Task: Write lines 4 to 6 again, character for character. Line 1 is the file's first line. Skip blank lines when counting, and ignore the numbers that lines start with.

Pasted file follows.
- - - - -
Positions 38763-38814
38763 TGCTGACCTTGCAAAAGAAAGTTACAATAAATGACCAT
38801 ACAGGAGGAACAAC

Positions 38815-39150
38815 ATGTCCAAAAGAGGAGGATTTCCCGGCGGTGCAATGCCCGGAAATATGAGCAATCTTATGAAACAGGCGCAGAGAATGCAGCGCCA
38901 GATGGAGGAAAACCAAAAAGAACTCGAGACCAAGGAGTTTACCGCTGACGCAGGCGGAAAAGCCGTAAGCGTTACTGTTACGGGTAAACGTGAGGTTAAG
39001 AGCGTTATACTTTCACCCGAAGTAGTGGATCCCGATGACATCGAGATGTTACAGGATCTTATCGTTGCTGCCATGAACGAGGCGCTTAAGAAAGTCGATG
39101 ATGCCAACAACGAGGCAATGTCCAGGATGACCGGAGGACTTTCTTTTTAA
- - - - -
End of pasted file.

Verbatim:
Positions 38815-39150
38815 ATGTCCAAAAGAGGAGGATTTCCCGGCGGTGCAATGCCCGGAAATATGAGCAATCTTATGAAACAGGCGCAGAGAATGCAGCGCCA
38901 GATGGAGGAAAACCAAAAAGAACTCGAGACCAAGGAGTTTACCGCTGACGCAGGCGGAAAAGCCGTAAGCGTTACTGTTACGGGTAAACGTGAGGTTAAG